Seen through the quest for a new metaphysics, the visual arts were interpreted in the framework of the particular sense of progress that the generation of György Lukács developed in the first decade of the twentieth century. They saw Impressionism as the veritable symptom of the deficiencies of their age and dreamed of a great, solid, lasting new Hungarian culture which would transcend the fragmentariness, sociological interests, and ethereality of Impressionism. Although exhibitions of contemporary modernist art were organized in Budapest (...) and the Nagybánya artists' colony was in contact with the living French art, the nascent aesthetic theory, first of all that of Lukács, based the appreciation of Post-Impressionism on ideological considerations rather than the artistic particularities of the artists. Central to this aesthetic was the notion of greatness and a sense of metaphysics derived from German idealist philosophy and applied to the art of Cézanne, Gauguin, and the Budapest group The Seekers (founded in 1909, renamed, in 1911, as The Eight), all of whom were appreciated for features pointing in the direction of a new Classicism. (shrink)
Die Geburt der Tragödie and Weimar classicism -- The formative influence of Weimar classicism in the genesis of Zarathustra -- The aesthetic gospel of Nietzsche's Zarathustra -- From Leucippus to Cassirer : toward a genealogy of "sincere semblance".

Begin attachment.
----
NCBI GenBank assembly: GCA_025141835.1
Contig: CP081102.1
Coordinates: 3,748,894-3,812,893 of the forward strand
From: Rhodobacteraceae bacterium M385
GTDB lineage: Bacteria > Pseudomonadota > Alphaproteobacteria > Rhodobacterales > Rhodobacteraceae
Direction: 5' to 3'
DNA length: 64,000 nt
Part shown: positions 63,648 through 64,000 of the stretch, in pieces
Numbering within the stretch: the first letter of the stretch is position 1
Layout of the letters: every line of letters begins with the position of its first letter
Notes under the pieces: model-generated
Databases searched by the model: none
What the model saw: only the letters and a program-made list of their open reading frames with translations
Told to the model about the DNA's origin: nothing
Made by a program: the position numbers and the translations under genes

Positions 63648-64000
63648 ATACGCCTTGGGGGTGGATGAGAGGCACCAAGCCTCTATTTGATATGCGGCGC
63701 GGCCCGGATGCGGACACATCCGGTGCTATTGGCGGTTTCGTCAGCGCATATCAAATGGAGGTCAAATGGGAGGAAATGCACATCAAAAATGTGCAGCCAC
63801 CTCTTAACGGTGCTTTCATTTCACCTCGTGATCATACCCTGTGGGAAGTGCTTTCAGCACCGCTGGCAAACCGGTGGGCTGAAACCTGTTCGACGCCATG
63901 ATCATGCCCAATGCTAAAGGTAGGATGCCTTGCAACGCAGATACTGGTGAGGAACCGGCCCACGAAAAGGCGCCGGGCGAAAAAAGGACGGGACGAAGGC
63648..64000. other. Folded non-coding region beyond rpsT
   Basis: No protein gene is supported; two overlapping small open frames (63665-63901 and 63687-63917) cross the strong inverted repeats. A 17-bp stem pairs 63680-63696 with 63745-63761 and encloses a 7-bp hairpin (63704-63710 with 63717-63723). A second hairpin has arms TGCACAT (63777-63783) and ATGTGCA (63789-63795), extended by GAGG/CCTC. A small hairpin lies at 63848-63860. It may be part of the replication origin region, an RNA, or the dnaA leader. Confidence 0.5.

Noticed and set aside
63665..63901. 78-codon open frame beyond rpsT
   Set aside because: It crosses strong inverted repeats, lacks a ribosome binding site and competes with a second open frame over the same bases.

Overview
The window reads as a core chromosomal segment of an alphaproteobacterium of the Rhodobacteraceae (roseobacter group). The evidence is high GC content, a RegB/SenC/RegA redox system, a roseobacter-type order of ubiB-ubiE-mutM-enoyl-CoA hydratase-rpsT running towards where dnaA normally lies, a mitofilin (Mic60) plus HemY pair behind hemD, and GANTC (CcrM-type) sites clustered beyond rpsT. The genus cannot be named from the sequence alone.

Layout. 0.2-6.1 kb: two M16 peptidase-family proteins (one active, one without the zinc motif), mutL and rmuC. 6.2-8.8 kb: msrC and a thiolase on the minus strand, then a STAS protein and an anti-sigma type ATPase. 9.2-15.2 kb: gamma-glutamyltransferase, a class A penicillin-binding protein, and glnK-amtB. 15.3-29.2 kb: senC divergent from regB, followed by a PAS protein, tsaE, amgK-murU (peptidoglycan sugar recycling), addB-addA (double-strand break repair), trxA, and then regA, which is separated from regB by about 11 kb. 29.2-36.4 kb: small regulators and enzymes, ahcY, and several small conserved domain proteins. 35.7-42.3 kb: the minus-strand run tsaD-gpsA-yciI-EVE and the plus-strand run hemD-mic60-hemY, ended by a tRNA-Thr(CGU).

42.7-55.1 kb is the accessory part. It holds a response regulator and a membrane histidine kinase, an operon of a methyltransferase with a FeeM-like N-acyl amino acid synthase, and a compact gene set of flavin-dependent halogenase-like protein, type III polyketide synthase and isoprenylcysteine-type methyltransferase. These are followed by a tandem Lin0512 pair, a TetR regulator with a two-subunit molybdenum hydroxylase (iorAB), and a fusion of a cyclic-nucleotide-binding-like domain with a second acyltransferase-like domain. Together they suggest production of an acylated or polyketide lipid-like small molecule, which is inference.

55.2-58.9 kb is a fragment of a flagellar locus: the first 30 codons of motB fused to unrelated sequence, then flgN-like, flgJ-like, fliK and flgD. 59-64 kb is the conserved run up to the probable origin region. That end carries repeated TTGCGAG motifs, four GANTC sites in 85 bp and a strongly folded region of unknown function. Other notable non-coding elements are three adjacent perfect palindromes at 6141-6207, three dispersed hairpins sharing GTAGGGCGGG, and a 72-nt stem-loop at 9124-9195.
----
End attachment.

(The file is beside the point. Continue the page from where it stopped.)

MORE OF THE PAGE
This paper responds to criticisms levelled by Fodor, Pylyshyn, and McLaughlin against connectionism. Specifically, I will rebut the charge that connectionists cannot account for representational systematicity without implementing a classical architecture. This will be accomplished by drawing on Paul Smolensky's Tensor Product model of representation and on his insights about split-level architectures.
One of the hallmarks of human cognition is the capacity to generalize over arbitrary constituents. Recently, Marcus (1998, 1998a, b; Cognition 66, p. 153; Cognitive Psychology 37, p. 243) argued that this capacity, called universal generalization (universality), is not supported by Connectionist models. Instead, universality is best explained by Classical symbol systems, with Connectionism as its implementation. Here it is argued that universality is also a problem for Classicism in that the syntax-sensitive rules that are supposed to provide causal (...) explanations of mental processes are either too strict, precluding possible generalizations; or too lax, providing no information as to the appropriate alternative. Consequently, universality is not explained by a Classical theory. (shrink)
This chapter investigates the overlaps between the ‘cultural memory’ of the distant past and the memory of the Great War in Britain and Germany between 1914 and 1939, looking in particular at the use of medieval images in war memorials. There was a certain tension between advocates of medievalism and supporters of classicist images, but often, they reached a compromise. The chapter combines a discussion of the concept of ‘cultural memory’ with case studies on the reception of antiquity and the (...) Middle Ages in the era of the Great War. (shrink)